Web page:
This is the Bible of food science. If you were to ask a chef what book they recommend over any other book, it would be this one. Mr. McGee was a couple decades ahead of his time. Anything this guy touches is gold. I recommend reading everything he writes, including his NY Times column and his website (below).

How Baking Works
Understanding Baking
These books lay down really essential fundamentals. I'll end up reading them again someday just to keep my mind fresh.

Ideas in Food
Cooking for Geeks
These books explore innovative ingredients and methods that show you what's possible in the food world. Like working with hydrocolloids for example.

Here are some blogs that have helped me improve my food knowledge I don't have much time to read blogs but here are the ones that I try to read as much as possible so far.
cookingissues.com
curiouscook.com
blog.ideasinfood.com
blog.khymos.org

To this is what I've been using for the last several years to hone my knowledge. Let me know if you find any other cool resources and good luck!
  • AndyB
    more than a month ago
    Hello all, I too am new to this site but so very thankful that I found it. I am a graduate of culinery school and while I love to bake I really have a mad scientist living inside of me that always wanted to create things from scratch. Most books that are available on this subject - wether vegan or not do not delve all that deeply into actual food science. I think it is because not enough people are really into it so books like that do not get printed. I think you need to learn about food science first and then apply and transfer that knowledge into vegan baking. If you are good, smart, and dilligent you will be able to crack the code and create some new stuff like Mattie has. I would agree with his suggestions but add a book called Bakewise by Shirley O Corriher, In The Sweet Kitchen by Regan Daley, and the Cake or Pie Bibles by Rose Levy Barenbaum. They are not vegan but they will teach you the way baking works so that you can springboard from there. There is also a blog called Joe Pastry that is very helpful in explaing how and why things happen in baking. The new interest in Molecular Gastronomy is a very helpful movement that is opening allot of doors and will change the way people do things going forward. I see allot of new possibilities coming our way. But I have to say that this site is the best yet!!! Good luck and please post your recipes!!!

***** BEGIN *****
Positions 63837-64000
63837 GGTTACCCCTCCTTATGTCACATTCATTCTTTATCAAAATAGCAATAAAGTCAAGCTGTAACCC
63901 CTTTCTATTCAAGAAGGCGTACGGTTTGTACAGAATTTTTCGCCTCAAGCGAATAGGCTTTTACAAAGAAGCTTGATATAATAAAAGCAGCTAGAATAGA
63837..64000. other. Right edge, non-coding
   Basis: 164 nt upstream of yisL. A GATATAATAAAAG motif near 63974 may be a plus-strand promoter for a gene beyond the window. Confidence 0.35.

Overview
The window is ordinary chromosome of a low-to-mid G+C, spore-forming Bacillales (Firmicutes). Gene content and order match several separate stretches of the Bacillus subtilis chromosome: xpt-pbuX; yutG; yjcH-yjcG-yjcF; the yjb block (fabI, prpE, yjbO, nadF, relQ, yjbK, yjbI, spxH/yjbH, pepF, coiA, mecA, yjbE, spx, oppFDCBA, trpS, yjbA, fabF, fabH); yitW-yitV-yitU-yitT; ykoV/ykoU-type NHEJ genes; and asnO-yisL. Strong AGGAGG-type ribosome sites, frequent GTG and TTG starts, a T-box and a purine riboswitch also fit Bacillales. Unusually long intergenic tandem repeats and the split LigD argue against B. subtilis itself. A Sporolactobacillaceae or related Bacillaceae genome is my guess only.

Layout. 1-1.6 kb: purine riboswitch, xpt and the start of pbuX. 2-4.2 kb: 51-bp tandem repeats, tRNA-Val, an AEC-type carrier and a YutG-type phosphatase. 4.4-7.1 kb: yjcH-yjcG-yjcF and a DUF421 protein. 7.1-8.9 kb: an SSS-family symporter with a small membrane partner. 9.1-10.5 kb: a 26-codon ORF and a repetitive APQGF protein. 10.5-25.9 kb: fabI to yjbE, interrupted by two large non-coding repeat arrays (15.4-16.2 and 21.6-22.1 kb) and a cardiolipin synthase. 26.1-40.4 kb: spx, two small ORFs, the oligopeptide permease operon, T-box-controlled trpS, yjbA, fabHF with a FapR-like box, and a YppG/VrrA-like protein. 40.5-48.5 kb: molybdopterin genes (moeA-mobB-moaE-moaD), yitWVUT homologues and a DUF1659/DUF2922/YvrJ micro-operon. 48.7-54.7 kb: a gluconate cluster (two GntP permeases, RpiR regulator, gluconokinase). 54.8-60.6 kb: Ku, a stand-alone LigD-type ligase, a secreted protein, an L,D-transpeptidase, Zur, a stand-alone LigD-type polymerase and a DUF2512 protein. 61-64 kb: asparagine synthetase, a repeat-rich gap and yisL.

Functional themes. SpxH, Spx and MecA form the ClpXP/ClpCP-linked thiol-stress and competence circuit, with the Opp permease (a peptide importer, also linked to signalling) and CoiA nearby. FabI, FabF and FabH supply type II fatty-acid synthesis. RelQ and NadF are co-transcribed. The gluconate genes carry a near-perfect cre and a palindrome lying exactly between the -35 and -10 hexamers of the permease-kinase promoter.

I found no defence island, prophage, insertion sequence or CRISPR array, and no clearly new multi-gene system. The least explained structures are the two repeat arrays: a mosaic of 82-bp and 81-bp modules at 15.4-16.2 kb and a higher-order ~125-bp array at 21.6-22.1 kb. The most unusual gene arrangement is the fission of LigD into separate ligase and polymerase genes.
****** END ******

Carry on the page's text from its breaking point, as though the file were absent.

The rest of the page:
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    JME
    JME
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    Wednesday, April 18 2012, 03:14 PM - #Permalink
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    Mattie,

    I am so glad I stumbled upon your site. I've already found some great information in your Resources section. I have a feeling this site is going to be on my daily visit list. I really appreciate the time and detail you put into your answer. It makes a lot of sense to start with traditional food science. Thanks for the list. I can't wait to start reading! :)
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    Thursday, May 10 2012, 11:42 AM - #Permalink
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    I second How Baking Works. I checked it out from the local library and I was sold--just bought the 3rd edition last week. It's great because you learn the properties of the ingredients you don't want to use so you can try and figure out what you can substitute instead. Now, go forth and bake!